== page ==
Are ESG funds a force for good or a front for greenwashing?

ESG funds offer a way to invest in a greener future but the details can determine their impact
Scrabble letter tiles with E

Environmental, Social and Governance (ESG) investment funds, which reached $400 billion in assets under management in 2021, are meant to make investing in “good” companies easier. But do they deliver on the promise of promoting a greener, more just stock market?

Recent allegations against Germany’s Deutsche Bank claim the bank was greenwashing companies to sell its ESG funds at a premium. German investigators raided the bank’s Frankfurt offices in May and the scandal prompted the resignation of the bank’s CEO.

As ESG funds become popular globally and climate risk is a key investing criterion, the question of who rates companies’ ESG credentials and how they managed these funds is more important than ever, said Pekka Honkanen, an assistant professor of finance at the University of Georgia Terry College of Business.

Honkanen, who studies how company information and funds are transmitted and used by investors and regulators, explains ESG has become a valuable buzzword in the investing world. But not all ESG funds are created equally.

The U.S. Securities and Exchange Commission is expected to issue guidance on ESG criteria this year, but for now, there’s little oversight into how ESG funds are packaged or evaluated. Honkanen advised investors to talk to an expert before investing but answered basic questions about ESG funds and what investors should look out for to avoid greenwashing.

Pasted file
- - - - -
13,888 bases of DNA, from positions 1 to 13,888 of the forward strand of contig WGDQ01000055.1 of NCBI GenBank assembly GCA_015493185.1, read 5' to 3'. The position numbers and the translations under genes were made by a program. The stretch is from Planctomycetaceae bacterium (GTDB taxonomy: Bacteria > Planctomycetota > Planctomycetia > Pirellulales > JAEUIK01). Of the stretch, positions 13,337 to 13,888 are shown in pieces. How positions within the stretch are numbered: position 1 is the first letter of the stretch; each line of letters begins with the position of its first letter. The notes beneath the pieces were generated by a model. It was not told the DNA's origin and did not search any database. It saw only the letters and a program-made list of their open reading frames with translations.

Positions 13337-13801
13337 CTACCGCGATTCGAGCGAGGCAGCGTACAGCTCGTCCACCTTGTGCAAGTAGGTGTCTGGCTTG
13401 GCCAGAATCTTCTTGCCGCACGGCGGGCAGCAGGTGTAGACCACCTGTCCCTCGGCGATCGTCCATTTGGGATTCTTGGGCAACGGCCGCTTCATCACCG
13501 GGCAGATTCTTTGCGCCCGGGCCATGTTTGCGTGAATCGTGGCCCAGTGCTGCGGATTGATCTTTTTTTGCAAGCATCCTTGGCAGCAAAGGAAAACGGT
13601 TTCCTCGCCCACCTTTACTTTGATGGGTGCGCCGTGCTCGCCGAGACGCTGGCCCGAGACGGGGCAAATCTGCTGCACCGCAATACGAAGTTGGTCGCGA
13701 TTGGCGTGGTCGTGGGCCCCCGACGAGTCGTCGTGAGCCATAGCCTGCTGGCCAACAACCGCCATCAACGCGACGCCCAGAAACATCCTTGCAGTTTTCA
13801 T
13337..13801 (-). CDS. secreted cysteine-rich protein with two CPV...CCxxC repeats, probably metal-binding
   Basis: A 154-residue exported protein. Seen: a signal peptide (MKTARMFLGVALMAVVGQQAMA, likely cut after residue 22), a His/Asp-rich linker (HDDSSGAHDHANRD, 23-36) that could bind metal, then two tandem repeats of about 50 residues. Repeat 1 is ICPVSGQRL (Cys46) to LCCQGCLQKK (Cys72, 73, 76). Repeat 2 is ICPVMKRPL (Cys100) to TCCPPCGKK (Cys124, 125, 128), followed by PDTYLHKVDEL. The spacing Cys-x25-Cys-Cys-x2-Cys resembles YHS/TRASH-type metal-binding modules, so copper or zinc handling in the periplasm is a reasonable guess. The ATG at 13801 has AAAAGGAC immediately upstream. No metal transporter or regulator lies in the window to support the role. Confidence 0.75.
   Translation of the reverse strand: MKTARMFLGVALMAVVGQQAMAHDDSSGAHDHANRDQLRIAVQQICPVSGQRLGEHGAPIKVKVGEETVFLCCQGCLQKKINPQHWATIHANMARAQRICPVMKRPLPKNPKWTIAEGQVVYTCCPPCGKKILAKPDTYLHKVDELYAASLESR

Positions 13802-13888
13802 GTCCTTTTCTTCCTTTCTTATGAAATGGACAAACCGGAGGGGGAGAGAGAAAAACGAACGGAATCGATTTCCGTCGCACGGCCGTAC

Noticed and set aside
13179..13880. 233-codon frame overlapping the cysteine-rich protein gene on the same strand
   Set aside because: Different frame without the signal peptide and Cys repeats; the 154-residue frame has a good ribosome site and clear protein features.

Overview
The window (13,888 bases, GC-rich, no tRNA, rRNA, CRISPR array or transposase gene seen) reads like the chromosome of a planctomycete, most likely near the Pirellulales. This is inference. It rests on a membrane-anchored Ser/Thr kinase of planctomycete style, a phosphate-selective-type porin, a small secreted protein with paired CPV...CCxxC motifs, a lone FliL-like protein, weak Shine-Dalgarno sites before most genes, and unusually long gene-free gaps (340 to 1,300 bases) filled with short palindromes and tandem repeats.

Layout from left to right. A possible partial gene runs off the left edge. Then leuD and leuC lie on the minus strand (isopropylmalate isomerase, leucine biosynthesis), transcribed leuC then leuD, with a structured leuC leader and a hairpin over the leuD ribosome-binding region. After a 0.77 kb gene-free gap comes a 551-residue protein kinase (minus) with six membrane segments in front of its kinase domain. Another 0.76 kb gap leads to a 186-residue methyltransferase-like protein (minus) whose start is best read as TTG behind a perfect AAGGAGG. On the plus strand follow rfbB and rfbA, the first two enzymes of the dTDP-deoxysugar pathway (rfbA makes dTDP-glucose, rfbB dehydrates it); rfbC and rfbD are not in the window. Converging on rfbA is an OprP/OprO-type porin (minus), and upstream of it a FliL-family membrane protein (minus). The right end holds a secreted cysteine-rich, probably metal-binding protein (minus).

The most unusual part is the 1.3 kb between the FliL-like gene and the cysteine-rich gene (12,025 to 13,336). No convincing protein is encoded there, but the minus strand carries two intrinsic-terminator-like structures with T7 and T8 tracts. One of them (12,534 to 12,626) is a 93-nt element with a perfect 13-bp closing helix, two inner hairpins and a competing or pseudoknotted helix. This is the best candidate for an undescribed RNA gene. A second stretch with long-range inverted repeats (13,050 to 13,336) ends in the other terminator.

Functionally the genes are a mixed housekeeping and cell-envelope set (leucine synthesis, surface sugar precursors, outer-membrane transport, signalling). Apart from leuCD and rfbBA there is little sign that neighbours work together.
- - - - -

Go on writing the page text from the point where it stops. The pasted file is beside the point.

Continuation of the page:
What is ESG investing and what are ESG funds?

ESG investing strategies evaluate companies on their environmental, social and governance impacts in addition to their ability to generate profits. The idea is to find investments that align with the investor’s values. So these could be funds that include the best companies in terms of E, S and G, or could include a company in each industry sector that’s best in terms of E, S and G. How funds define that is often subjective. All ESG investing is subjective. It is also not entirely clear how to balance the different aspects of the concept: the focus seems to be on the environmental aspect, with social and especially governance aspects receiving less attention. Some companies that score highly in governance may, for example, not satisfy an investor’s environmental and social criteria.

How common are ESG indexed funds in the U.S.? Is it in most people’s retirement portfolios?

The funds are massively popular, but the question is whether they’re popular because people want this, because fund issuers market them, or because you can feel good about your investments while still producing index returns. With regular broader market index funds or ETFs, the fees are five basis points or 5/100s of a percent — tiny. An ESG fund has a higher fee, maybe around 10 basis points. So it’s double but not much overall.

What company information does ESG funds consider when rating companies?

They look at carbon footprint, and there’s a huge focus on the investors’ side on environmental credentials. For the E part of the fund, there are scores from rating agencies, such as S&P, Moody’s, Morningstar, and so on. Similarly, you have scores and ratings for the S and G parts. This could be things such as parental leave or commitments to diversity. For governance, it takes into account transparency and independent boards. If we’re talking about listed U.S. companies, at least S&P 500 companies, they’re generally well governed because they’re required to have these systems in place. The fund issuers explain in their prospectus how they choose these. They may simply say they will follow the S&P 500 ESG Index, and then it would be up to Standard and Poor’s to define the criteria.